By laying bare the historical roots and biases of certain modern deprecations of Confucianism, this article defends the integrity of Confucian civilization and reclaims its significance for the modern world. Taking on a typical criticism of Confucian ethics by Alasdair MacIntyre, it is argued that the ideal of Confucian self cannot be defined in terms of Western concepts of either autonomy or heteronomy; it consists rather in a kind of virtuosity as inspired by the empathetic openness of the self. Through a comparative study of Confucian and typical Western ethical theories, I will demonstrate further how the empathetic embodiment of the Confucian self may inform an order of ritual that may still be relevant for the modern world in promoting harmonious social and political orders and transforming conventional power hierarchies into the virtuous rule of benefaction.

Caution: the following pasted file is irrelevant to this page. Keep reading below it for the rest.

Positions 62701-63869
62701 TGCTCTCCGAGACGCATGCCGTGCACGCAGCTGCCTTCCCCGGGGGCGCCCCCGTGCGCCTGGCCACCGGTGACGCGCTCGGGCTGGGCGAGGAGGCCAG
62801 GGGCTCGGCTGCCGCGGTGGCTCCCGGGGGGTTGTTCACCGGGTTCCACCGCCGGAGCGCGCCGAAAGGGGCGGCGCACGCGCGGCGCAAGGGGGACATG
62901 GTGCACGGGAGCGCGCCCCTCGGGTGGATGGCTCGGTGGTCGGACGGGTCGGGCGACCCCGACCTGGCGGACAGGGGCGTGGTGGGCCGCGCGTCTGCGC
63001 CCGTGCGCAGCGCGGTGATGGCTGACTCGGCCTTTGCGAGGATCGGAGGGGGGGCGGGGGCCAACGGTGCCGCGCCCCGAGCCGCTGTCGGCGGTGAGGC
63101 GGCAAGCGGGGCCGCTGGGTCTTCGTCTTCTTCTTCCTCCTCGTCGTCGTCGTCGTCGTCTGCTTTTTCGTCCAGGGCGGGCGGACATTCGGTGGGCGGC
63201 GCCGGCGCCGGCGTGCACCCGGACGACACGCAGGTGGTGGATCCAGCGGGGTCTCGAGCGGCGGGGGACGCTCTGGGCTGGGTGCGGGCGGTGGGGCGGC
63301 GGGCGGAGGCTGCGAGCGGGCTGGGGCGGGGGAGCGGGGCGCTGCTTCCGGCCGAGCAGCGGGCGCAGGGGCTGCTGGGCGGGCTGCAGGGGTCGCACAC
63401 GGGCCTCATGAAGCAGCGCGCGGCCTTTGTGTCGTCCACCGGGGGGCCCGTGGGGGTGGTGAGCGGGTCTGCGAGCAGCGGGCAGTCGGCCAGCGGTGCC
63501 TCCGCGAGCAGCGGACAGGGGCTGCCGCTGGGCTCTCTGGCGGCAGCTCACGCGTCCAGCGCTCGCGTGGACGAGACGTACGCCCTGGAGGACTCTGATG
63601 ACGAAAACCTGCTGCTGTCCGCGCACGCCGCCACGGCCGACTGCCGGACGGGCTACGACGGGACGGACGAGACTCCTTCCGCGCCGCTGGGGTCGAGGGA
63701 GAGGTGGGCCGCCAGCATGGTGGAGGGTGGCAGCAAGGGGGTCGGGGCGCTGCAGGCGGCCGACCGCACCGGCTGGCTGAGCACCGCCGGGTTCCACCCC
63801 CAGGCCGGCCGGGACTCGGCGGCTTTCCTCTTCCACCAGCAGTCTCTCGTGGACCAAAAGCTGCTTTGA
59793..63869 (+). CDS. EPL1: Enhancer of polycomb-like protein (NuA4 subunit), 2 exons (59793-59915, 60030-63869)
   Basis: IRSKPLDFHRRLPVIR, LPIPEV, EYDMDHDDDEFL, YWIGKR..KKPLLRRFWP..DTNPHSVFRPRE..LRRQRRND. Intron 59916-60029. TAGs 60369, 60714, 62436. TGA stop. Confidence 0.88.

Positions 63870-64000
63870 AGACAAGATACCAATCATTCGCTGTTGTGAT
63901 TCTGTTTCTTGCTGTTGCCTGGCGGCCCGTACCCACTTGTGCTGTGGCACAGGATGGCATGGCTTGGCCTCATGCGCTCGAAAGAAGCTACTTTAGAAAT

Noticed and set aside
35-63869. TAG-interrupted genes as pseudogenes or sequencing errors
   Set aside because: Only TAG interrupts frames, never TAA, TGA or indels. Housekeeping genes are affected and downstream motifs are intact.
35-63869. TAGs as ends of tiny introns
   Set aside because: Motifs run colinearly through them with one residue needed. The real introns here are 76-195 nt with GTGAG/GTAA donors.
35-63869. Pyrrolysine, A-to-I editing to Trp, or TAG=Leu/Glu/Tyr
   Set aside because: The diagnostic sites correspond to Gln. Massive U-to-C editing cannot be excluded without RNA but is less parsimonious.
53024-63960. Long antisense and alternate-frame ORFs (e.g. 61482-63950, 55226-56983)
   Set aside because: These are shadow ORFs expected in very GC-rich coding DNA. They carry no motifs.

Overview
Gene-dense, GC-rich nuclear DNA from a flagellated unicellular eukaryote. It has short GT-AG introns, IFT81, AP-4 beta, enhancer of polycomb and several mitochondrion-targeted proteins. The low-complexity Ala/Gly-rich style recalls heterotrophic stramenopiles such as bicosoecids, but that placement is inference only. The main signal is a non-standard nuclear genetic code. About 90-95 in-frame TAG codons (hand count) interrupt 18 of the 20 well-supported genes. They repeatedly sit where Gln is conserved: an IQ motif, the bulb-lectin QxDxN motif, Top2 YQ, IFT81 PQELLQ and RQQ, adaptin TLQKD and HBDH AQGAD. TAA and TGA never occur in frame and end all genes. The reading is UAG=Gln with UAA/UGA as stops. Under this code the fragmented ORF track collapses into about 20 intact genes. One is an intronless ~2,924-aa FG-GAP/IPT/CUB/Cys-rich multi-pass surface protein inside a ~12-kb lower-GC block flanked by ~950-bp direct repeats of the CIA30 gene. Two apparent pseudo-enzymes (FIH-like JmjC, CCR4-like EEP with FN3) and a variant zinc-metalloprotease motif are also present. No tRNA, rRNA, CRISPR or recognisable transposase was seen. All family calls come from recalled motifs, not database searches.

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pp. 1222-1247
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